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Link to an image of this page  Link to an image of this page  [b3v p22]

Reverentiam in matrimonio
requiri.

Respect is required in marriage

X.

Cùm furit in Venerem pelagi se in littore sistit
Vipera, & ab stomacho dira venena vomit:
Muraenamque ciens, ingentia sibila tollit,
Link to an image of this page  Link to an image of this page  [b4r p23]At subitò amplexus appetit illa viri.[1]
Maxima debetur thalamo reverentia, coniunx
Alternum debet coniugi & obsequium.

When the viper is sexually aroused, it stations itself on the seashore and ejects the dread poisons from its gut. To summon the moray eel, it raises a loud hissing, and suddenly she comes to the embrace of her mate. - Great reverence is owed to the marriage bed, and the partners owe each other mutual respect.

COMMENTARIA.

Vipera nequissimum genus serpentis & astu-
tissimum, libidine coëundi exaestuans, ad lit-
tus progreditur, ibique sibilando praesentiam
suam testatur, & sponsam suam Muraenam
allicit, ac omne venenum evomitione eiicit,
ut suavis sponsus suae sponsae videatur. Murae-
na verò protinus è Mari egreditur, atque am-
bo mutuam libidinem expleunt, mox haec ad
mare regreditur: illa verò resorpto iterum
veneno, ad latibulum suum etiam revertitur.
Autores sunt Aelianus lib. 12. cap. 5. & cap. 23.
Plinius lib. 9. cap. 23. & Caelius antiquarum lectio-
num lib. 16. cap. 13. Muraena piscis marinus
est, à nonnullis Lampetra putatur, sed falsò. de
qua Plinius loco citato. Sic etiam inter hu-
mana consortia, matrimonialis re-
verentia plurimum adverten
da & observanda erit, ut
vir uxorque sponte
alterna exer-
ceant obse
quia.

Notes:

1.  For the mating of the viper with the moray eel, see Pliny, Natural History 9.39.76; Aelian, De natura animalium 1.50; 9.66. The viper spits out the poison in order to be gentle and safe for the union.


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Link to an image of this page  Link to an image of this page  [b1v p18]

Non vulganda consilia.

Keep counsels secret.

VIII.

Limine quod caeco, obscura & caligine monstrum[1]
Link to an image of this page  Link to an image of this page  [b2r p19]Gnosiacis clausit Daedalus in latebris:
Depictum Romana phalanx in praelia gestat,
Semiviroque nitent signa superba[2] bove.
Nosque monent, debere ducum secreta[3] latere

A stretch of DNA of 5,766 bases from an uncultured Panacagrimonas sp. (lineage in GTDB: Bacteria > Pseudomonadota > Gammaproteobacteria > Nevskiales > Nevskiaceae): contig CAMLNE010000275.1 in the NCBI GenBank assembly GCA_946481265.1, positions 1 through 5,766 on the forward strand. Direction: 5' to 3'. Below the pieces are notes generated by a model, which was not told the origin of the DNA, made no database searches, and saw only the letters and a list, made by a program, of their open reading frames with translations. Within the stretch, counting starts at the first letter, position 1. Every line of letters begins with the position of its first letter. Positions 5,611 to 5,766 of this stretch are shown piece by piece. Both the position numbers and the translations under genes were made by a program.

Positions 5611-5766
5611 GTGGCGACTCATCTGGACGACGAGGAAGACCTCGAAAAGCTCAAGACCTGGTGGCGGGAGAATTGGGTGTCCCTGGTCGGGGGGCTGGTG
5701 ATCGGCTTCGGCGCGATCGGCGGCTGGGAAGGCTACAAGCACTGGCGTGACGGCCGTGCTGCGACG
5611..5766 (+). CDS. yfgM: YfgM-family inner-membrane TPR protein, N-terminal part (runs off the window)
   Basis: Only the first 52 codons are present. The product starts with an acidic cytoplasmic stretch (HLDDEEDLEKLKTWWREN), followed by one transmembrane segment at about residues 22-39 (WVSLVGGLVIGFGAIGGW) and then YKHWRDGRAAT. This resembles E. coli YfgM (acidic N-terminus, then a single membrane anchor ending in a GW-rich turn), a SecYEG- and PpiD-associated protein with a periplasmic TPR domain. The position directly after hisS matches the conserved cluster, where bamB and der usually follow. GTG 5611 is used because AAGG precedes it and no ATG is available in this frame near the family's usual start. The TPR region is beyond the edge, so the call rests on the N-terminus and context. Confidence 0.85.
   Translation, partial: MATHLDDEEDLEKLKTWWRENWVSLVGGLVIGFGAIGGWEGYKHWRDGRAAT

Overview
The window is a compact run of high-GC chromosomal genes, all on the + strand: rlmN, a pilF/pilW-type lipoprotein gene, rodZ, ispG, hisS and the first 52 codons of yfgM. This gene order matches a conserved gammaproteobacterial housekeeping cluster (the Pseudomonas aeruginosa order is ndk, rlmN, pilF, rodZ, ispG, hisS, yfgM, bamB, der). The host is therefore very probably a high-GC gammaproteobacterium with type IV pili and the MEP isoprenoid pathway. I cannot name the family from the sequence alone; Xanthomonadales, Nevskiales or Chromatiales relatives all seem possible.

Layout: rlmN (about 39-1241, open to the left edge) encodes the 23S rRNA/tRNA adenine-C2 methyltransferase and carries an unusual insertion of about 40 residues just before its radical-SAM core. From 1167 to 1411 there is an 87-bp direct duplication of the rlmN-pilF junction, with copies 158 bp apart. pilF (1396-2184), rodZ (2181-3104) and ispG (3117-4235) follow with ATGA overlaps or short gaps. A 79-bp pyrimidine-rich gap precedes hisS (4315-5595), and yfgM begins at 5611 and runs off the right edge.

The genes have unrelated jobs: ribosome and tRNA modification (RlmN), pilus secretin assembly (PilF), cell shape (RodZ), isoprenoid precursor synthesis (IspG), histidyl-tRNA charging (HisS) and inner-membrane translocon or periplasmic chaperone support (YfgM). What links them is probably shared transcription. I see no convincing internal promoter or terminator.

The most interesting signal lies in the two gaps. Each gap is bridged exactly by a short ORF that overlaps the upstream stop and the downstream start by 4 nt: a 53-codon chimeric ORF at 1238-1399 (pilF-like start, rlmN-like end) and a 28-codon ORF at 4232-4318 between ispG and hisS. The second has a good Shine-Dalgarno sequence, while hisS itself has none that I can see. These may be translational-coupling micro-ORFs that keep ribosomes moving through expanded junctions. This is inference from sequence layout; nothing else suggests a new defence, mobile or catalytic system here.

Consilia, authori cognita techna nocet.

The monster that Daedalus imprisoned in its Cretan lair, with hidden entrance and obscuring darkness, the Roman phalanx carries painted into battle; the proud standards flash with the half-man bull. These remind us that the secret plans of leaders must stay hid. A ruse once known brings harm to its author.

COMMENTARIA.

Pasiphaë filia Solis uxor Minois Regis
Cretensis, in nefandum amorem Tauri de-
lapsa fuit, adeoque exarsit, ut pateretur se in-
cludi ligneae vaccae, quo Tauro illo potire-
tur: Diodori lib. 5. Vergilii Aeglogae 6. Ovidii lib.
1. de Arte amandi & Higini Fabula 49.[4] Ex quo
concepit & genuit horribile monstrum for-
mam habens partim hominis & partim Tau-
ri, unde appellatum est Minotaurus: semi-
bovemque virum, semivirumque bovem. Ovidius
lib. 2. de Arte amandi. Idem lib. 8. Metamorphoseon
Vergilius lib. 6. Aeneidos Minos autem Rex vo-
lens monstrum illud Minotauri ex homi-
num oculis occultare, iussit Daedalum (Athe-
niensem
artificem ingeniosissimum: qui etiam
ligneam illam vaccam, de qua suprà, fabrica-
verat) praeparare & extruere sibi labyrinthum,
aedificium & inextricabilibus erroribus clau-
sum, adeoque ut quicunque ingrediebatur vix
unquam iterum egredi poterat: in quo Mi-
notaurum abscondidit. Autores sunt pro-
Link to an image of this page  Link to an image of this page  [b2v p20]xim citati. Hanc picturam Minotauri olim
Romani in suis vexillis bellicis gerebant, si-
gnificantes secreta principum consilia, de-
bere esse multum abscondita, ea enim pro-
dita & revelata, ipsomet Autori erunt noci-
va: haud etenim temerè, praesertim hi qui Rei-
publicae aliisve arduis praesunt negotiis, animi
consultationes, nec intimis etiam amicis com
mittere debent: Cecilii Metelli viri summae
prudentiae atque consilii, exemplo, qui (ut
Valerius Maximus refert) cuidam suo Amico, quid
ille in re quadam magni momenti acturus
esset, interroganti, ita respondit ingenuè: Tu-
nicam, inquit, hanc, meam rescinderem
& abiicerem, si eam scire meum
consilium existimarem. Respon-
sum hoc argutum, extolli-
tur etiam à Crini-
to
libro 19.
cap. 7.

Notes:

1.  ‘The monster that Daedalus imprisoned’, i.e. the Minotaur, the half-man, half-bull monster kept in the famous Labyrinth at Knossos, which Daedalus, the Athenian master-craftsman, constructed for King Minos.

2.  According to Pliny, Natural History 10.5.16, before the second consulship of Marius (104 BC) Roman standards bore variously eagles, wolves, minotaurs, horses and boars. Marius made the eagle universal.

3.  Cf. Festus, De verborum significatu (135 Lindsay): the Minotaur appears among the military standards, because the plans of leaders should be no less concealed than was the Minotaur’s lair, the Labyrinth.

4.  Caius Julius Hyginus (or Higinus), first century writer on mythology, astrology, agricultre, biography and literature, superintendent of the Palatine library under Augustus.


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